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Engineering for space aeronomy

To study the physics and chemistry of the Earth and planetary atmospheres and of the interplanetary space, ground-based, balloon, rocket and satellite instruments are used. Especially the remote sounding of the chemical composition of atmospheres using spectrometric methods from the ultraviolet to the infrared spectral range and from ground and space borne platforms is one of the main expertise fields.

The BIRA-IASB engineering team plays a major role to achieve the scientific goals. They are responsible for the design and manufacturing of the necessary instruments in collaboration with Belgian industrial partners and for the technical support of the scientists. Their know-how includes all the steps from an idea till a fully operational instrument.

We are proud to present a new introductory film, in which the Royal Belgian Institute is being presented in all its facets. Discover the many fields of research and societal challenges in which the Institute is active.
BIRA-IASB is sending an instrument to Venus. The VenSpec-H instrument will fly with the EnVision mission, which has just been selected by ESA and is planned for launch in 2031-2032.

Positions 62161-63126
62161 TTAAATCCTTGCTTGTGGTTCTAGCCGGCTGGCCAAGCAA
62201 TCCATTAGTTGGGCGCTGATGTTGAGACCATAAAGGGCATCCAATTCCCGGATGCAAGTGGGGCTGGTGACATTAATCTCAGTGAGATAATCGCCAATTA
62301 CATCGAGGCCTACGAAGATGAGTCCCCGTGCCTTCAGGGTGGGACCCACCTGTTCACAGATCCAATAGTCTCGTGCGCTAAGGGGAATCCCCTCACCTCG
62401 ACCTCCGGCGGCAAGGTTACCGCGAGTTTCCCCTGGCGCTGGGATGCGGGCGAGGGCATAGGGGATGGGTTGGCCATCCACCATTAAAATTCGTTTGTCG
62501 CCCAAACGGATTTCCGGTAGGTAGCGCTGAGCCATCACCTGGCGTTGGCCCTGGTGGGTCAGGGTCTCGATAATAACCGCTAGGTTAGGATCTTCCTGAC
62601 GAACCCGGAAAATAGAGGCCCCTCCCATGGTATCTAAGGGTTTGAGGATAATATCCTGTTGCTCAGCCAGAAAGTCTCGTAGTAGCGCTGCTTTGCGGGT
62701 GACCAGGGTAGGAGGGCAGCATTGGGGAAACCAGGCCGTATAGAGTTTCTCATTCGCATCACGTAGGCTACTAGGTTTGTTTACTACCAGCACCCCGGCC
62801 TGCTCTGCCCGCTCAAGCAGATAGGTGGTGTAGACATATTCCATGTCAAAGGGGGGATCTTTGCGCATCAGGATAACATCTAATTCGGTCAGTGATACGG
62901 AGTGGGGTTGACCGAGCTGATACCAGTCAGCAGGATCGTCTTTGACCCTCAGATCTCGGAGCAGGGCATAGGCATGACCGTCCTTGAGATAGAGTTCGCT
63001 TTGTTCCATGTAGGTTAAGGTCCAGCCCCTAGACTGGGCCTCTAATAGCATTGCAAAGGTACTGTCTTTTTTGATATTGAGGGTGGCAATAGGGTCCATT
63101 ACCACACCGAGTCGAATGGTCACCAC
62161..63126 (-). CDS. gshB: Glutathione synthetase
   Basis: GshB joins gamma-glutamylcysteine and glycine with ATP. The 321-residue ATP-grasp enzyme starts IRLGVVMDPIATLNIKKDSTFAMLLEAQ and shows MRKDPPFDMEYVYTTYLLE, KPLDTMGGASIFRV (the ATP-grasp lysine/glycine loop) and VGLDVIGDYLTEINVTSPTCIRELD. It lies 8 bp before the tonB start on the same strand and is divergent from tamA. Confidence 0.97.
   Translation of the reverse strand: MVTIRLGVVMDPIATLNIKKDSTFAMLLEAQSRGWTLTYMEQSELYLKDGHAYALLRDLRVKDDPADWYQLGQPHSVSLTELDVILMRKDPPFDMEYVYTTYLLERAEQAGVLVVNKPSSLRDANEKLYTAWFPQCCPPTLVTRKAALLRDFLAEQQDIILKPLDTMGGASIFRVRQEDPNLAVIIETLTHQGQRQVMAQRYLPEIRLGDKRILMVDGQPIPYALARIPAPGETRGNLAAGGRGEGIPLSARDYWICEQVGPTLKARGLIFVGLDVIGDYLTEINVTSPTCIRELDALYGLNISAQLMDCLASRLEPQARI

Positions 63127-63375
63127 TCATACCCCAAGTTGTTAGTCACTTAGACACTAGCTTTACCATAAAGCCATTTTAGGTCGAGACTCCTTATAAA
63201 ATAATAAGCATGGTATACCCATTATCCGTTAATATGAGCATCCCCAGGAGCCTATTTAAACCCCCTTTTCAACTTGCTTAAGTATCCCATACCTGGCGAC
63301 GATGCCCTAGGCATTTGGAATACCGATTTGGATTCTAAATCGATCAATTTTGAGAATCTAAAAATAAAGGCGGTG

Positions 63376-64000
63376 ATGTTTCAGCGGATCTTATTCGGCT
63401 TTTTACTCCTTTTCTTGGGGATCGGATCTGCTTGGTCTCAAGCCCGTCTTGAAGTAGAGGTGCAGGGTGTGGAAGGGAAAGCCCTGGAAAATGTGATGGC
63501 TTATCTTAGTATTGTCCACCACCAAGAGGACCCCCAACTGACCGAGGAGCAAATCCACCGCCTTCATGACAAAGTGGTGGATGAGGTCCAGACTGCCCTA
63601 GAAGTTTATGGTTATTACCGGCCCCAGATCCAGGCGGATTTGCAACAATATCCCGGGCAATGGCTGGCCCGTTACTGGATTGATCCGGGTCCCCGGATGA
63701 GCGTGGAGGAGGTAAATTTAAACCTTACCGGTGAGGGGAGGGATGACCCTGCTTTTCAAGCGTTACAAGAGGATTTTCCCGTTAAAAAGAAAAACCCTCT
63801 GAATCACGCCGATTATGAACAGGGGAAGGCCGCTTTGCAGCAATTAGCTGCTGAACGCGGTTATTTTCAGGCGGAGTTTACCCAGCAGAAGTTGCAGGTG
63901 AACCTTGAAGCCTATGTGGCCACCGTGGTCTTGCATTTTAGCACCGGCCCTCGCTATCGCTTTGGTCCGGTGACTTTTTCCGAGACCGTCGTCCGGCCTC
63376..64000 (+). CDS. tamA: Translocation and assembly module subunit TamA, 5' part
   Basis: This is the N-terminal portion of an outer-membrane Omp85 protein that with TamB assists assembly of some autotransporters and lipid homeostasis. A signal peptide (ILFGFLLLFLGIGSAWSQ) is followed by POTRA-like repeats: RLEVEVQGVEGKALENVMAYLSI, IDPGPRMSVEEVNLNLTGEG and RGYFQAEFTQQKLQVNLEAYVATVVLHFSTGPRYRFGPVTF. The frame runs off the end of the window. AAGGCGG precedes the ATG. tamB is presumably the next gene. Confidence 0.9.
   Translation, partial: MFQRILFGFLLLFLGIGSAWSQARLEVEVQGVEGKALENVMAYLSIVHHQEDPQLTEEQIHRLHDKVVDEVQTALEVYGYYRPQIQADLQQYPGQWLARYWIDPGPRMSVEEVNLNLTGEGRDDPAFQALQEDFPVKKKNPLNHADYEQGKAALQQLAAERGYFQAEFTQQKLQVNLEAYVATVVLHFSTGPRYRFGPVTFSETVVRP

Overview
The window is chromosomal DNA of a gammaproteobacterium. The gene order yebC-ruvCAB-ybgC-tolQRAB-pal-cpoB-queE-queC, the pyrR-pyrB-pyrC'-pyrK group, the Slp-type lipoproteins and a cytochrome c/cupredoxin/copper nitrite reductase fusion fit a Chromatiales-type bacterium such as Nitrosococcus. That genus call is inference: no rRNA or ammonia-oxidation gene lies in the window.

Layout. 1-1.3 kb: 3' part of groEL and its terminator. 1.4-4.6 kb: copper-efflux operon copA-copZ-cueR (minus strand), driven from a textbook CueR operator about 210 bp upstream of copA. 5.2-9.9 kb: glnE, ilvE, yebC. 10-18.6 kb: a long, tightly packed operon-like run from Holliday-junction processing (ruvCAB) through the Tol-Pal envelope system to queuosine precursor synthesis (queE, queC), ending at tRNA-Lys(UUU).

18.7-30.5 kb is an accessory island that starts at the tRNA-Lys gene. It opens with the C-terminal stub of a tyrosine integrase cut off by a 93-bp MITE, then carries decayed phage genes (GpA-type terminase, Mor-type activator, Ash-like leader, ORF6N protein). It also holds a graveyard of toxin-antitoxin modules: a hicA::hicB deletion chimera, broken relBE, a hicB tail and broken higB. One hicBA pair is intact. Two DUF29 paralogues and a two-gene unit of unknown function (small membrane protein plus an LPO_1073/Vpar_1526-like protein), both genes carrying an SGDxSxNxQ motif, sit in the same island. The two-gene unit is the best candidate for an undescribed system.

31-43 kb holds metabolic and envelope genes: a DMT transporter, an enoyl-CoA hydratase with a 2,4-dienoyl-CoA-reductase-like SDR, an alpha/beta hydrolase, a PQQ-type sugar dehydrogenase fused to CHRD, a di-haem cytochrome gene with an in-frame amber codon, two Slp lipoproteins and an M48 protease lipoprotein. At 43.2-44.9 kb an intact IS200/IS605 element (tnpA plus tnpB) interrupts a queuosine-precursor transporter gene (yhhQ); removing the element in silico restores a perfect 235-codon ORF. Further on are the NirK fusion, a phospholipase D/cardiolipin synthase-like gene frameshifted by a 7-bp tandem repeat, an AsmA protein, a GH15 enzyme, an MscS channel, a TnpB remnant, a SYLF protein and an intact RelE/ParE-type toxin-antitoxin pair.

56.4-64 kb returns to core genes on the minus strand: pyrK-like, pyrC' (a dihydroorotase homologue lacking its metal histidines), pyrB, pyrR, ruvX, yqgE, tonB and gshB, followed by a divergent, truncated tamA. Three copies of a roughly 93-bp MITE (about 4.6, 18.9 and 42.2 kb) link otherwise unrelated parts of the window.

BIRA-IASB is preparing a new space instrument, 3DEES, in consortium with the Université Catholique de Louvain and QinetiQ Space, to study the Earth's space radiation environment on board ESA's PROBA-3 satellite.
A team of the Royal Belgian Institute for Space Aeronomy is working on the characterisation of a space instrument called MAJIS, for ESA's JUICE mission to the planet Jupiter and its icy moons.
Two Belgian CubeSats, PICASSO (from the Royal Belgian Institute for Space Aeronomy) and SIMBA (from the Royal Meteorological Institute) were launched simultaneously with about 50 tiny satellites, on board Europe’s inaugural Vega SSMS flight.
Jurgen Vanhamel completed his PhD in a collaboration between BIRA-IASB and KU Leuven, and was partially based on the ALTIUS-project.
Picosatellite PICASSO, aimed at Earth observation and space science, the first CubeSat mission, was successfully integrated into its launch dispenser.
Space-based measurements indicate that Central Africa is a global hotspot of formaldehyde (H2CO).
Two years after its launch, ExoMars Trace Gas Orbiter (TGO) settles in its final orbit around Mars. The satellite carries the instrument NOMAD of the Royal Belgian Institute for Space Aeronomy (BIRA-IASB) on board.
Prestigious journal Nature publishes two papers describing the first results of the Belgian NOMAD instrument on board ExoMars Trace Gas Orbiter.